By Doni Joszef

A life of faith in the modern world is becoming harder and harder to swallow for many tech-savvy digital natives, who refer to Google rather than G‑d to solve life’s deepest riddles.

Several months ago, I wrote an article entitled “Modern Teens in Search of a Soul” (5TJT, October 26, 2012), describing a growing sense of spiritual apathy, particularly among younger, over-curious, under-obedient members of our tribe.

A recent New York Times editorial entitled “Children Choosing Their Religion” touched on this very topic, exploring religion’s place (or lack thereof) in the process of raising children in an ever-modernizing world.

“The fastest-growing religious affiliation in the United States is no religion at all. That has meant an increase in parents raising their children outside of the community provided by a church or synagogue.”

Indeed, statistically speaking, religion is gradually losing its steam in the U.S. The rigid rigors of religious life strike younger American minds as outdated, irrelevant, and–most acutely–restrictive. Modernization and assimilation tend to go hand-in-hand, and this is something Jews have struggled with ever since Fiddler on the Roof put a theatrical face to this cultural shift.

The slippery slope slides so swiftly that we hardly pause to wonder how we got here. To appreciate the present predicament, let’s first retrace the path which led to its actualization.

Behold the history of modernization in a nutshell:

“A thousand years ago, when the earth was reassuringly flat and the universe revolved around it, the ordinary person had no last name, let alone any claim to individualism. The self was subordinated to church and king. Then came the Renaissance explosion of scientific discovery and humanist insight, and, as both cause and effect, the rise of individual self-consciousness.

All at once, it seemed, Man had replaced G‑d at the center of earthly life. And perhaps more than any great war or invention or feat of navigation, this upheaval marked the beginning of our modern era.”

(New York Times Magazine: “The Me Millennium,” 1999)

In essence, the sum of our collective whole gradually compartmentalized into ever-isolating individual parts. We went from a “We Culture” to a “Me Culture.”

And then came the Internet.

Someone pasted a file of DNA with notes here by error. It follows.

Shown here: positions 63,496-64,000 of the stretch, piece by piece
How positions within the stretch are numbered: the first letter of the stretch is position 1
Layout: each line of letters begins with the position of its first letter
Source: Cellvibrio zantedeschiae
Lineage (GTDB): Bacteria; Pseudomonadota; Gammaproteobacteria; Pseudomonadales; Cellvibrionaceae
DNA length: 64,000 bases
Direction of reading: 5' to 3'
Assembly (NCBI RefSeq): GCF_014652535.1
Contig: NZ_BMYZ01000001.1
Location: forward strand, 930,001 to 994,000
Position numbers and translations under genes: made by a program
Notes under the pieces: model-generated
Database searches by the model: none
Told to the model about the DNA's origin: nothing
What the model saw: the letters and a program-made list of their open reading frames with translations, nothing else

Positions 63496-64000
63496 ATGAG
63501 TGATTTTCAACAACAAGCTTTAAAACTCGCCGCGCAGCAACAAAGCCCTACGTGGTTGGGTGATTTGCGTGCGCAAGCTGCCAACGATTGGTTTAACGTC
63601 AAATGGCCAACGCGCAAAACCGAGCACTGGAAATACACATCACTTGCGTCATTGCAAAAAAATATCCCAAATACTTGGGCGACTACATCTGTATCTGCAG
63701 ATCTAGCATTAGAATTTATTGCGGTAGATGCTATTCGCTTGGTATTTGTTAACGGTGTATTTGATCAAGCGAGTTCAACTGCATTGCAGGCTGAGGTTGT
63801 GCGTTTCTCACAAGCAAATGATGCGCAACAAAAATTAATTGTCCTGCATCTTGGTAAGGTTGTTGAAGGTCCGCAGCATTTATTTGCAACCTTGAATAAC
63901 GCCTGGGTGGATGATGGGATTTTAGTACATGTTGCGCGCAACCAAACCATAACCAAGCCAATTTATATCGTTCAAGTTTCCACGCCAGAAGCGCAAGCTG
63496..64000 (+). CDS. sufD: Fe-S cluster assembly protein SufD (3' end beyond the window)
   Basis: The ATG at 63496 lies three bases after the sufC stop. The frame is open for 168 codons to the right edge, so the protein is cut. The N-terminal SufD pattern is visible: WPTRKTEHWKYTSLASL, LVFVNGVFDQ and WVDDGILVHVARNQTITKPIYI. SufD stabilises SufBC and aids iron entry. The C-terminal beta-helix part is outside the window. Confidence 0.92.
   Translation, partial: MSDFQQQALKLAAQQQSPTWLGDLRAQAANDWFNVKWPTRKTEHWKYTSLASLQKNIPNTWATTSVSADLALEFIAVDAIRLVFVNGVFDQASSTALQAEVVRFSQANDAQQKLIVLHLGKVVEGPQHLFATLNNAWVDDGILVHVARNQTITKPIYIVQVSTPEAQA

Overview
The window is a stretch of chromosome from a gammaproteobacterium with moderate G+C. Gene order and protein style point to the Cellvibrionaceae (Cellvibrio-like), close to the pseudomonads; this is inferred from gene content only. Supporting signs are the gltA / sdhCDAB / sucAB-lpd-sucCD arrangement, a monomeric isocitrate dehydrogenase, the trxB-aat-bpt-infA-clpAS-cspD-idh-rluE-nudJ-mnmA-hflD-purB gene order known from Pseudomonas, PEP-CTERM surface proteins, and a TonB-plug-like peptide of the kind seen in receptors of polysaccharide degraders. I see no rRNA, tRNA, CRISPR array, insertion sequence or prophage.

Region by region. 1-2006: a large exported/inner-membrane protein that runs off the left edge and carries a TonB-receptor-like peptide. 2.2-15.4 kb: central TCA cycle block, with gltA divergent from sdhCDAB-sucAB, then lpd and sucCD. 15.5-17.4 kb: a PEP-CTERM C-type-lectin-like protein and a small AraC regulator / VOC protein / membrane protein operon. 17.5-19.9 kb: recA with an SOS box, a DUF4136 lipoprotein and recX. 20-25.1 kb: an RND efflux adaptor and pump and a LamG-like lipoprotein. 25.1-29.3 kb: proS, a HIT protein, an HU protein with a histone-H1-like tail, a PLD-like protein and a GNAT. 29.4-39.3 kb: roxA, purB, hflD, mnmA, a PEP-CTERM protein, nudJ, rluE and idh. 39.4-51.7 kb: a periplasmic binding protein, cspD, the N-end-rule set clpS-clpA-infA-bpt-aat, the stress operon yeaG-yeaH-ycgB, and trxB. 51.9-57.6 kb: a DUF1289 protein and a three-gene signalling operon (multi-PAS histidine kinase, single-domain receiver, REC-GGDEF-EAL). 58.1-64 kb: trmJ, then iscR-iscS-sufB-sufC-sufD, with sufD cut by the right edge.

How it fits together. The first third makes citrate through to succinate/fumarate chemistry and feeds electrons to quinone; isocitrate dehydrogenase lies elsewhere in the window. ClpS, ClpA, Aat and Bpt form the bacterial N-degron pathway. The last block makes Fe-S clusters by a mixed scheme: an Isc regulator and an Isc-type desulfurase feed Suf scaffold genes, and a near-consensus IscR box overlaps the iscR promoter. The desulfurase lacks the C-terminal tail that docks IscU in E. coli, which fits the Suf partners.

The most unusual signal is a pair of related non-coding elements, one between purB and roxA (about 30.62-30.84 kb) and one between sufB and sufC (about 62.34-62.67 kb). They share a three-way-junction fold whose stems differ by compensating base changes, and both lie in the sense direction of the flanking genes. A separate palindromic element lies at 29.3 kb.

And then came social media.

A century ago, nobody cared about what you were eating for lunch, because you were eating the same potatoes as everyone else in town. Today, you can share a picture of designer cuisine on Instagram and get hundreds of people around the world salivating over your plate, posting comments such as #yum, or #luvvv, or, #gimmee.

We don’t just have last names; we have profile pictures, and we have blogs, and we have followers, and we have doppelgängers. The ethos of the Internet is overwhelmingly individualistic, and self-asserting.

“Question everything. Accept nothing.” This is the motto (conscious or unconscious) which pervades the subliminal subterrain of the Web, and it’s one we need to face–both in our children and in ourselves.

While many see this as a reason to cry, I see it as reason to smile.

Chazal (Sotah 49b) describe pre-messianic society as a youthfully rebellious, socially restless bunch. The young will mock the longstanding norms of establishment and ritual. The generational divide will run so deep that it will thrash the very fabric of functional family life.

A man’s worst enemies, we are told, will be the members of his own household. They will wonder why they need G‑d (or parents and teachers, for that matter) when they have Google. There will be self-absorption and self-promotion. There will be chutzpah, and there will be lots of it.

Sound familiar? Sure does.

But why cry when there’s reason to smile?

Perhaps we’ve arrived at the last stop.

Perhaps the generation which wonders “Who needs G‑d when we have Google?” is precisely the generation which will see the “v’nahaphoch hu” reversal to “Who needs Google when we have G‑d?”

How dark it is before the dawn. v

Doni Joszef, LMSW, is in private practice working with individuals, families, and groups in Lawrence. Available by appointment. Call 516-316-2247 or e‑mail to schedule a consultation.


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